Family and Childcare Trust and NAHT have published their latest findings on children and school readiness, concluding that 'the government now needs to prioritise funding for support for families in the early years'.
- Four fifths of respondents (83 per cent) to our survey said that they believed that there is an issue with the school readiness of some pupils starting school.
Of those that said there was an issue with school readiness, the key points were that:
- 86 per cent believed the issue of school readiness has become worse over the past five years.
- Almost a quarter (24 per cent) said that more than half of their intake was not school ready.
- Speech, language and communication issues were of greatest concern with 97 per cent of respondents.
- Two thirds (67 per cent) said one of the likely reasons children are not school ready is a failure to identify and support additional needs early enough.
- 66 per cent said that parents had fewer available resources or that there are more pressures on family life.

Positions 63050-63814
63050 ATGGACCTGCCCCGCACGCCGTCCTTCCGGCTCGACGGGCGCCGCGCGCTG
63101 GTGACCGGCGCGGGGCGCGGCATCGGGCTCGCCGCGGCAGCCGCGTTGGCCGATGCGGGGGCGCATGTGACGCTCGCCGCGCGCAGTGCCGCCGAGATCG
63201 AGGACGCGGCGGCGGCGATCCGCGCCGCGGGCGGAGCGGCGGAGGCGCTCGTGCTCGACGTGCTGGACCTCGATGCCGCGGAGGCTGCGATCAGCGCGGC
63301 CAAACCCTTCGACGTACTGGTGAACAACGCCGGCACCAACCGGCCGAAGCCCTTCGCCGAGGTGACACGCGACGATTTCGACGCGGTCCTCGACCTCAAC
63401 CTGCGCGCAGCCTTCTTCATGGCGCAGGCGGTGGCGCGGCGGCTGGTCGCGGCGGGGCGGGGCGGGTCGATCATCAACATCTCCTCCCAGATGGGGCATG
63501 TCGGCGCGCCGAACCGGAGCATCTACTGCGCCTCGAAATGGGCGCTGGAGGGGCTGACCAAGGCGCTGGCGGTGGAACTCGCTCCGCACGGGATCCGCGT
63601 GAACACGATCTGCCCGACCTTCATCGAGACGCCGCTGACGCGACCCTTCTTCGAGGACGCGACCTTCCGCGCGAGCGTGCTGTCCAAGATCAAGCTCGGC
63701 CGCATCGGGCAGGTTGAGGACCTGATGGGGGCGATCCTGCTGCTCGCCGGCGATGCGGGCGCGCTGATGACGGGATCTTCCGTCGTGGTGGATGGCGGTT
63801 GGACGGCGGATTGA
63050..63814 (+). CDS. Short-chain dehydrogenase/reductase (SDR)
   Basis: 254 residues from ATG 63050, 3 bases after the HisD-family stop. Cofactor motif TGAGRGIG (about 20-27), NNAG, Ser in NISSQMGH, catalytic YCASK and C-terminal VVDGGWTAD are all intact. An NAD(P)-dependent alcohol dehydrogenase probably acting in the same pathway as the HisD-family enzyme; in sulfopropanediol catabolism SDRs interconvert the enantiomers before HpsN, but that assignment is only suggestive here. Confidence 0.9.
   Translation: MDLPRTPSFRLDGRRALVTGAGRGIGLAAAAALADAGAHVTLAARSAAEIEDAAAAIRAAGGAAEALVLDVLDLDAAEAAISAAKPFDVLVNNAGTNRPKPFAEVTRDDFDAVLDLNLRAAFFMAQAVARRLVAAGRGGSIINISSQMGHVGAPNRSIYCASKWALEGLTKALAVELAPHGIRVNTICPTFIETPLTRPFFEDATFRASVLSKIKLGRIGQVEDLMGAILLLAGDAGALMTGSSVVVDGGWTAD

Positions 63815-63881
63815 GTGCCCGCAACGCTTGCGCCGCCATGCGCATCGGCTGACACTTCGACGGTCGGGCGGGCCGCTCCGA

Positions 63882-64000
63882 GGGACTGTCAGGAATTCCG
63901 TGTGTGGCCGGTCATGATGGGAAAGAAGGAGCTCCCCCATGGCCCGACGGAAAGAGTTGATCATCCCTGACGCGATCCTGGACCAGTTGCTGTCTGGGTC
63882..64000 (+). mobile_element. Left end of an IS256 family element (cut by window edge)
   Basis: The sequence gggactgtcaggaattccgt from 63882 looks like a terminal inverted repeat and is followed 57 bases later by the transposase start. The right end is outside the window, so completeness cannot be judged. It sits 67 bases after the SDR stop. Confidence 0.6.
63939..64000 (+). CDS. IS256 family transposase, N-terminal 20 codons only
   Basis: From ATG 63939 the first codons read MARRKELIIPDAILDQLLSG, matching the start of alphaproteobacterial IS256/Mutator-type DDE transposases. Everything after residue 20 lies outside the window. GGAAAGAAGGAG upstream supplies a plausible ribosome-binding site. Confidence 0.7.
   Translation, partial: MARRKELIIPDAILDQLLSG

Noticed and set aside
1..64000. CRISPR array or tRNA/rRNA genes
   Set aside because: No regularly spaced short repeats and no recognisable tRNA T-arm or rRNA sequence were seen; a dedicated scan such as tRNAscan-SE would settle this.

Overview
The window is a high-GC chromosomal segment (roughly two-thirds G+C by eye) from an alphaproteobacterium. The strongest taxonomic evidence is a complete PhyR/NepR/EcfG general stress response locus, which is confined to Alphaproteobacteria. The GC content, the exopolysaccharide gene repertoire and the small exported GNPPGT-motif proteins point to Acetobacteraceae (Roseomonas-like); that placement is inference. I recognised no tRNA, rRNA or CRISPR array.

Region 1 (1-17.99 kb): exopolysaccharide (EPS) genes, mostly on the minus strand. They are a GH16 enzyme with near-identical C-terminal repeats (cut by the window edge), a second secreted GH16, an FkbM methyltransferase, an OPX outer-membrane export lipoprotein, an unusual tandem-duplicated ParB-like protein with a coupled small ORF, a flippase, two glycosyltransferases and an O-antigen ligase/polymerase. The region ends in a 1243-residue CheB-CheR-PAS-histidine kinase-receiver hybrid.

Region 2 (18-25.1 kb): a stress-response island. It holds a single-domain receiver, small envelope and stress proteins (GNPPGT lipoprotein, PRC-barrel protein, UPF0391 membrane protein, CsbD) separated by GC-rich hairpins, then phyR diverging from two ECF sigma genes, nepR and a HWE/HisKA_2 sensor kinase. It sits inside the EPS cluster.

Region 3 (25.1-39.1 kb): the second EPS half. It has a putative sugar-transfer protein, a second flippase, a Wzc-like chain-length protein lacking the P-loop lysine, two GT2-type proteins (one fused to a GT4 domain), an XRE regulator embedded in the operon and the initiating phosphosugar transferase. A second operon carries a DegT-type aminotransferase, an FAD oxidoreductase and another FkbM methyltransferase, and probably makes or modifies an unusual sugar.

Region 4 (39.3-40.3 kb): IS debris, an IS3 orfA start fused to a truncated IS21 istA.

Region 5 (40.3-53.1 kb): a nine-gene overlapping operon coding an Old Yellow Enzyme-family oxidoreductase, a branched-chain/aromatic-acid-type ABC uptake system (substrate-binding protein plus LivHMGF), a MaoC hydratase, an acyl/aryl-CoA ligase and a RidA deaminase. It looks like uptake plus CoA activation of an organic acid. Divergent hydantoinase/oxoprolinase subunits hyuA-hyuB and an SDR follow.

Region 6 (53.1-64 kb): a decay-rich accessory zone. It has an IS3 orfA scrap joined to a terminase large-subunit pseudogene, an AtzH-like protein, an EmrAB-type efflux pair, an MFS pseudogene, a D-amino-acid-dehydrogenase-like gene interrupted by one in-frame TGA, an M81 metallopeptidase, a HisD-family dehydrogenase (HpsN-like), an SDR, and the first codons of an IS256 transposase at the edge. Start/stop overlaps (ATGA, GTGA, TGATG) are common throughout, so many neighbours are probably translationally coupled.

- To help improve school readiness, almost two thirds (61 per cent) of school leaders responded that they were using home visits prior to the child starting in reception and more than half (54 per cent) said that they were engaging with health and social care services.
Read the full report.
Liz Bayram, PACEY Chief Executive commented:
“We know that the vast majority of EY settings are good or outstanding according to Ofsted. These settings are providing all children's needs to be ready for school. Our work on this issue, in particular our Starting School Together programme, has shown that often the challenge isn’t that children are not ready for school but that schools are not ready for these young children.
“Better partnership working between schools, parents and EY settings in the months leading up to a child starting in reception as well as shared language and expectations are all key to ensuring a smooth transition. We should also remember that the EYFS runs up to and include the reception year. We should not expect children to be truly school ready until year 1.”